SHERIDAN — Robbi Ryan’s first memories of competing in basketball go back to her elementary school days when she was the only girl on the court during 3-on-3 basketball tournaments across the state of Wyoming. Ryan was a standout athlete at Sheridan High School and throughout the state.
Graduating in 2016, Ryan took her talents to Arizona State University to play under coach Charli Turner Thorne. In Ryan’s four years at ASU, the team was 86-48 and competing in the NCAA tournament every year that it was held.
Through basketball, Ryan continued her education, learned life lessons and improved her own character. The sport provided her with opportunities, new experiences and connections that she would have never made without them.
“Basketball itself has taught me a lot of things, just to never quit and if you fall down at certain times you come back up swinging,” Ryan said. “I have experienced a lot of injuries and a lot of struggles throughout college. Basketball has always been consistently there.”
Ryan said learned a lot through Thorne’s program based on culture and character, making athletes better women and leaders in the community.
It was not always an easy road for Ryan, as she suffered her own shares of hardship in her career.
Ryan said she dealt with depression and anxiety early on. She turned to support services Arizona State provides; from there she received support from those around her.
“I could not thank Charlie and the staff and my teammates enough,” Ryan said. “Just ASU in general because ASU is a great university and has mental health outlets for students and athletes… Obviously friends and family helped me through that time.”
Ryan felt the support from the team doctors, staff and trainers. It meant a lot to be able to overcome everything.
“Looking back, you realize how beautiful life is and how special every moment is,” Ryan said. “Even the little things, how grateful you are for them.”
Everything did not get better all at once and it was a hard period to go through. Ryan said she encourages everyone to reach out and be honest about how they are feeling.
“I think it is important to talk about because there is still a stigma around mental health, especially being an athlete,” Ryan said.
An analogy Ryan took away from a counselor was depression and anxiety is like a mental injury. It is not a weakness. Unlike a physical injury, a mental injury cannot be seen. Both injuries need to be taken care of properly instead of being ignored. Ryan was told she was strong for facing it head on and holding true to what she was feeling.
Ryan said she became a more empathetic person. Instead of judging a person’s actions, she tried to think of why they are acting a certain way. She wants to help anyone who is struggling.
The transition from high school to college is a tough transition no matter where you are from, Ryan said. As a freshman, everything is brand new. The level of play is harder, especially playing in the Pacific Athletic Conference.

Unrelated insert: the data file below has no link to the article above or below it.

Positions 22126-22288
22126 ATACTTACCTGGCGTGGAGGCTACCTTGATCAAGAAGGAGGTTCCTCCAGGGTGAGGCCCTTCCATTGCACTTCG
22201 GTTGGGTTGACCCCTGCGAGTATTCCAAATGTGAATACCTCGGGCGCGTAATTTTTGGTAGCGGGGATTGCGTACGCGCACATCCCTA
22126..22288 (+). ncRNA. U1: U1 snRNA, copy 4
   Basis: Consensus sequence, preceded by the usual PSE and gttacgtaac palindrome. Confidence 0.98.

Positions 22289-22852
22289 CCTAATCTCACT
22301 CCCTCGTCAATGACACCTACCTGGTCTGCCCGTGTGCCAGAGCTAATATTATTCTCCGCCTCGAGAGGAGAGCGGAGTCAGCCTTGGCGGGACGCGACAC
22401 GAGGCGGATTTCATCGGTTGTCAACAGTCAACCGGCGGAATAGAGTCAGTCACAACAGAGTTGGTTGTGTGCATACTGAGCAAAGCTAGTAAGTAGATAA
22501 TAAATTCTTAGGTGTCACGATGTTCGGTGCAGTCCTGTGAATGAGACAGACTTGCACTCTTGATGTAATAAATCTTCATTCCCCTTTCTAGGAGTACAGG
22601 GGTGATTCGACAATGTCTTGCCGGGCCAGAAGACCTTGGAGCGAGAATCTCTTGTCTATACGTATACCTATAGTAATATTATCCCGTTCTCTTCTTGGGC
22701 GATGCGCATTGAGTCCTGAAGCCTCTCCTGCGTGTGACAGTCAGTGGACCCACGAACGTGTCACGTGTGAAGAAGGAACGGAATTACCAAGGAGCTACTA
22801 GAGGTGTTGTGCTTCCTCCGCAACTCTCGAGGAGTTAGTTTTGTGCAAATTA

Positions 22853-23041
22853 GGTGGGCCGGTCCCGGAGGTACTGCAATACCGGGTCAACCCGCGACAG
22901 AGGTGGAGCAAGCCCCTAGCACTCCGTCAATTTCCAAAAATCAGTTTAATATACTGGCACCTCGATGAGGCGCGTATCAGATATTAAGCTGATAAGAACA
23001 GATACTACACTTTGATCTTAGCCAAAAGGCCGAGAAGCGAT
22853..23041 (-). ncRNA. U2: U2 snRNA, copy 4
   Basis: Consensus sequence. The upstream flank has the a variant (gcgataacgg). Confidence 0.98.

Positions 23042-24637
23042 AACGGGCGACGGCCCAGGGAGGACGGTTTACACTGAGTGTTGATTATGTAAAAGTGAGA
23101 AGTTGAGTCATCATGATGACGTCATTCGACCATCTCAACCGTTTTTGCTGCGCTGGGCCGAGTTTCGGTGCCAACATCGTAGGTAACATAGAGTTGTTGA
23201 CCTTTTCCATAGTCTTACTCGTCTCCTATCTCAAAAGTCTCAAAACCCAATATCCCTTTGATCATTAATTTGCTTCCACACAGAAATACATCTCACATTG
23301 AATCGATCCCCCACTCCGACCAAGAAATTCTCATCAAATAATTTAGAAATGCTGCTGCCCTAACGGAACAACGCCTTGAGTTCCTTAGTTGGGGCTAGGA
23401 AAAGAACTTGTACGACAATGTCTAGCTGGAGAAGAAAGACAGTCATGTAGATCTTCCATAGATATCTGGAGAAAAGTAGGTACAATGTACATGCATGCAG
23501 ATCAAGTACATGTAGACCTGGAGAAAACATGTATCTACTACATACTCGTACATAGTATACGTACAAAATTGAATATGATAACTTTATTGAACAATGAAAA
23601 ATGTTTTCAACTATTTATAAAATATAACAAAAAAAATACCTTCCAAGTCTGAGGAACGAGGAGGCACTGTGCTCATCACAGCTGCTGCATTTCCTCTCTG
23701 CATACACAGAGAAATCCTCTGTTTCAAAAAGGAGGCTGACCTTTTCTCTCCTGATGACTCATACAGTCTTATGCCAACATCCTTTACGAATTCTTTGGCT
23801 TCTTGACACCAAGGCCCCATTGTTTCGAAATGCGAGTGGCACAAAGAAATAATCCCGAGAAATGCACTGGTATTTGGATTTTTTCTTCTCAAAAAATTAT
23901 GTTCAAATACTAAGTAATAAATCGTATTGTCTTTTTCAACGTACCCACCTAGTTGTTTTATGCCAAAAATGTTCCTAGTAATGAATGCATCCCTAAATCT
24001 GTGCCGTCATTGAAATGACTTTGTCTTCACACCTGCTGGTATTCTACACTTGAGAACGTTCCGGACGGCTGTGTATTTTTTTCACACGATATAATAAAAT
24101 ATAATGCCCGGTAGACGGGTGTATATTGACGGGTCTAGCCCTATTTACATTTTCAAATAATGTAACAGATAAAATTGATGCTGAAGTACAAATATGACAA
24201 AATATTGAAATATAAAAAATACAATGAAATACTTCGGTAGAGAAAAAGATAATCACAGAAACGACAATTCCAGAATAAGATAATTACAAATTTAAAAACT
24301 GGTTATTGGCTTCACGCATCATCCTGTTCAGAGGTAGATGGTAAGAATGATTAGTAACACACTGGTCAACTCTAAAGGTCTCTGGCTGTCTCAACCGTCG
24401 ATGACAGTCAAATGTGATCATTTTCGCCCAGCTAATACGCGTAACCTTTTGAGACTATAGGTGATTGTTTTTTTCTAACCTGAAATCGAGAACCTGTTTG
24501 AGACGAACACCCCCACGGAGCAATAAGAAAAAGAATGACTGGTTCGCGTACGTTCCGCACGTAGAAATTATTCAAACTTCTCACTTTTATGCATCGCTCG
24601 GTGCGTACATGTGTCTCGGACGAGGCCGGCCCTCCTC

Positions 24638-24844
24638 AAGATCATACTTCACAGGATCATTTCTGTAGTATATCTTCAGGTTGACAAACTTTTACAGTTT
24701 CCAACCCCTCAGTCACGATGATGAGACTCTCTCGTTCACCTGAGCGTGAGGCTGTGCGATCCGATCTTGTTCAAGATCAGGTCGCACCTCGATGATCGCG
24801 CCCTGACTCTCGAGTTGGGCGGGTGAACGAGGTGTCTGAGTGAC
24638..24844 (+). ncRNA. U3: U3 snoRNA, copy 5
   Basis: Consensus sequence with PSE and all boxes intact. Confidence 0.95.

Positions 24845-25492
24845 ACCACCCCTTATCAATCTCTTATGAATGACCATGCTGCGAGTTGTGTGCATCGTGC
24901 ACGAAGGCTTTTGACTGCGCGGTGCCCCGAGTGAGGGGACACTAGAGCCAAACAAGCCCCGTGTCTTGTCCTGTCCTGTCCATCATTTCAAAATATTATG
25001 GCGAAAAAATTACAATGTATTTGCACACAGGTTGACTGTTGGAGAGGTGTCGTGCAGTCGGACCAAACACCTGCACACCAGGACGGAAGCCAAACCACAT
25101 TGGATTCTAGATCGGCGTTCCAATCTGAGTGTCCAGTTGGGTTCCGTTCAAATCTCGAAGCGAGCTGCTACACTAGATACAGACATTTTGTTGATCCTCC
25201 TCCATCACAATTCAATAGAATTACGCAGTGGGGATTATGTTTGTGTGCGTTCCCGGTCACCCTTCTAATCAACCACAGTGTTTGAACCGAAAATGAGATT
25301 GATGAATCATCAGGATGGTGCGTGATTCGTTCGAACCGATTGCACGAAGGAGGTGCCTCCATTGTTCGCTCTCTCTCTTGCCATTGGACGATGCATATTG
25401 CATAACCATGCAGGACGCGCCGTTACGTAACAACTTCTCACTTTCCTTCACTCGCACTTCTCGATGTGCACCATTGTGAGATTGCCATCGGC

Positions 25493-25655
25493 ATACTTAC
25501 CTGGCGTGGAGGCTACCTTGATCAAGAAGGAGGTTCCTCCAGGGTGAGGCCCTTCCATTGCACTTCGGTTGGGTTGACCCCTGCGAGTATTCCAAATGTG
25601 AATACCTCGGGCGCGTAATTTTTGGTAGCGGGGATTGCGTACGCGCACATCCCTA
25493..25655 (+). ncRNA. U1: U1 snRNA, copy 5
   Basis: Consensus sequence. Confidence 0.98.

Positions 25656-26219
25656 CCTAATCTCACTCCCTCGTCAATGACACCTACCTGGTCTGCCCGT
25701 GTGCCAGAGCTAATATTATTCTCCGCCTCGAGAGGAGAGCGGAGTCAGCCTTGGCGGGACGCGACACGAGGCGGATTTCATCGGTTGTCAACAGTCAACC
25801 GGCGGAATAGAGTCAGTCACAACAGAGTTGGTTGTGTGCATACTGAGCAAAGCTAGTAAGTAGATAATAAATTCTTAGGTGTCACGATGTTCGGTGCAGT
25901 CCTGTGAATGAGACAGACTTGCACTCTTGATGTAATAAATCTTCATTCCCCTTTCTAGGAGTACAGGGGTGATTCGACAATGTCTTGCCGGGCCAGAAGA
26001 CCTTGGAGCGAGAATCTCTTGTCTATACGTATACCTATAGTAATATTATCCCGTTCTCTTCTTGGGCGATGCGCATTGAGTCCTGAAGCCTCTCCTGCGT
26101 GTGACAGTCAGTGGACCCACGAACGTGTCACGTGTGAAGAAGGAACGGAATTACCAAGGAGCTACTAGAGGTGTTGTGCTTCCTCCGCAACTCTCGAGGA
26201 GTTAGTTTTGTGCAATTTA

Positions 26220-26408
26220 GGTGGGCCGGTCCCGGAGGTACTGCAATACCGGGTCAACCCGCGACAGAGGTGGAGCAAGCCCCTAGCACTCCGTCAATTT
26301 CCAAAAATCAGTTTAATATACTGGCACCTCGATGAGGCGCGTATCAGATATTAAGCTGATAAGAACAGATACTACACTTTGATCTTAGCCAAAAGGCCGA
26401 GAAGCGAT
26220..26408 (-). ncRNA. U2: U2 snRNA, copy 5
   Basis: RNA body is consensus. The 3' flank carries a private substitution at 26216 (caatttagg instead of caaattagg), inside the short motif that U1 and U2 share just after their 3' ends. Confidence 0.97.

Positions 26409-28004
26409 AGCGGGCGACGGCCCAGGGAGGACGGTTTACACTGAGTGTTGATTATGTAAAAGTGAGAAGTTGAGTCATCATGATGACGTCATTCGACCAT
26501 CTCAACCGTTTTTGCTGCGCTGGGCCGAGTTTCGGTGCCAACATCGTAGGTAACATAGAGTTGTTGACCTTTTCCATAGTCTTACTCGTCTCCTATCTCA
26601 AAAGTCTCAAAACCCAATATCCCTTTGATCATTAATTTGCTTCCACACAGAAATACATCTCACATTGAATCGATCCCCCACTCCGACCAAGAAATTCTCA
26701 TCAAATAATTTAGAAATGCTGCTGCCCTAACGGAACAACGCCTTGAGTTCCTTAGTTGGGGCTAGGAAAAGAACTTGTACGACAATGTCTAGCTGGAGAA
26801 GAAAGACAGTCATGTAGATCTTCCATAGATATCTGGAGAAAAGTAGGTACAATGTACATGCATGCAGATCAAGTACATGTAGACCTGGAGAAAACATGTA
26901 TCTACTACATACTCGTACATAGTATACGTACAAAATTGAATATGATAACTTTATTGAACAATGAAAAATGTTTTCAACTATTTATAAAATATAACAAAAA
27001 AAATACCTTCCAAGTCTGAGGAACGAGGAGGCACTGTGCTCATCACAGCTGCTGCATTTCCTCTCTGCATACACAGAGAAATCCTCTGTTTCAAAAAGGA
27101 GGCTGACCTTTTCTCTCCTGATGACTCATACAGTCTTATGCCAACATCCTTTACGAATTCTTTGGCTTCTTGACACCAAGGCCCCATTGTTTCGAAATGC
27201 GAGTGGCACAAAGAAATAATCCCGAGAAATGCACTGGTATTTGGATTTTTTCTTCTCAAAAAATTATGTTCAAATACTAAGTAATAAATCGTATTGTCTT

Student-athletes are under a lot of stress, Ryan said. There are individual expectations along with expectations from everyone around them. Athletes attempt to balance athletic success, school and social life, with the latter taking a back seat with most of the year dedicated to school and basketball.
Through the support of everyone around her, Ryan graduated with a psychology degree and an African-American studies minor in the spring of 2019. She is currently enrolled in the higher education and postsecondary masters program she plans on completing this fall.
Thanks to credits earned in high school, summer school and hard work, Ryan completed her undergrad in three years. Her plan was to complete as much school as possible while it was being paid for at a great university, Ryan said. She understands that her athletic career will not last forever.
“You are not going to play sports your entire life, there is always a life after sports,” Ryan said. “I think it is important, especially for women athletes, to get a good education and use basketball as a vehicle to do whatever you want to in life. Sometimes that is sports and sometimes it is not. Just having an education paid for is huge.”
Ryan enjoyed a lot of great moments in her college athletic career, from sinking two free throws with five seconds left in the game against Miami giving ASU a 57-55 and push the team into the 2019 Sweet Sixteen to defeating No. 2 Oregon and No. 3 Oregon State in back-to-back games. Ryan led the team with 17 points against Oregon and tied for the second most points, 10, against Oregon State.
“That was a pretty awesome experience,” Ryan said.
The way her senior season has still not fully hit Ryan and she is still in disbelief in the way it ended.
“There are bigger things than basketball going on right now,” Ryan said.
Her mind has now shifted toward the future. Ryan plans on playing professional basketball overseas and will look for an agent to help her with the next steps in her process.
Ryan has already benefited tremendously from basketball in many ways.
“It is hard to describe or put into words,” Ryan said.